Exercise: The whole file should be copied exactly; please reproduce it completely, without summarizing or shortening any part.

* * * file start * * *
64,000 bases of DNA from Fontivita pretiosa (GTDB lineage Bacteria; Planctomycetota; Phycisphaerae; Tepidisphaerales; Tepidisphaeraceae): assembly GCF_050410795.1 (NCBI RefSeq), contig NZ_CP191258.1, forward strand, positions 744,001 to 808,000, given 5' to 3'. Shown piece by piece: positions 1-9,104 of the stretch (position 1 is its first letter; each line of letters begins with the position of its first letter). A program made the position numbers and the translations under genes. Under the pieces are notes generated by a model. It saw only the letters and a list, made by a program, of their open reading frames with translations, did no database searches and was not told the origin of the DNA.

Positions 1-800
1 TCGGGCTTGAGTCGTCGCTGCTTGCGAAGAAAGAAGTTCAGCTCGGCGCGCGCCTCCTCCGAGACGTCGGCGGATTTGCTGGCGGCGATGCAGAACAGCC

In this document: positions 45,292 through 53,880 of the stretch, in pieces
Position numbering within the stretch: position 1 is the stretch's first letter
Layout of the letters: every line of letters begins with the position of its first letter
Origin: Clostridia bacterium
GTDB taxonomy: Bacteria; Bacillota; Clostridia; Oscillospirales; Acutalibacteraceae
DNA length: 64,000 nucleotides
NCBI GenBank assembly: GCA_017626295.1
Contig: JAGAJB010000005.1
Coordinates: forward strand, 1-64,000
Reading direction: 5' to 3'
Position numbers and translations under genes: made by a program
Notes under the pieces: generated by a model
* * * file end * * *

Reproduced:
64,000 bases of DNA from Fontivita pretiosa (GTDB lineage Bacteria; Planctomycetota; Phycisphaerae; Tepidisphaerales; Tepidisphaeraceae): assembly GCF_050410795.1 (NCBI RefSeq), contig NZ_CP191258.1, forward strand, positions 744,001 to 808,000, given 5' to 3'. Shown piece by piece: positions 1-9,104 of the stretch (position 1 is its first letter; each line of letters begins with the position of its first letter). A program made the position numbers and the translations under genes. Under the pieces are notes generated by a model. It saw only the letters and a list, made by a program, of their open reading frames with translations, did no database searches and was not told the origin of the DNA.

Positions 1-800
1 TCGGGCTTGAGTCGTCGCTGCTTGCGAAGAAAGAAGTTCAGCTCGGCGCGCGCCTCCTCCGAGACGTCGGCGGATTTGCTGGCGGCGATGCAGAACAGCC

In this document: positions 45,292 through 53,880 of the stretch, in pieces
Position numbering within the stretch: position 1 is the stretch's first letter
Layout of the letters: every line of letters begins with the position of its first letter
Origin: Clostridia bacterium
GTDB taxonomy: Bacteria; Bacillota; Clostridia; Oscillospirales; Acutalibacteraceae
DNA length: 64,000 nucleotides
NCBI GenBank assembly: GCA_017626295.1
Contig: JAGAJB010000005.1
Coordinates: forward strand, 1-64,000
Reading direction: 5' to 3'
Position numbers and translations under genes: made by a program
Notes under the pieces: generated by a model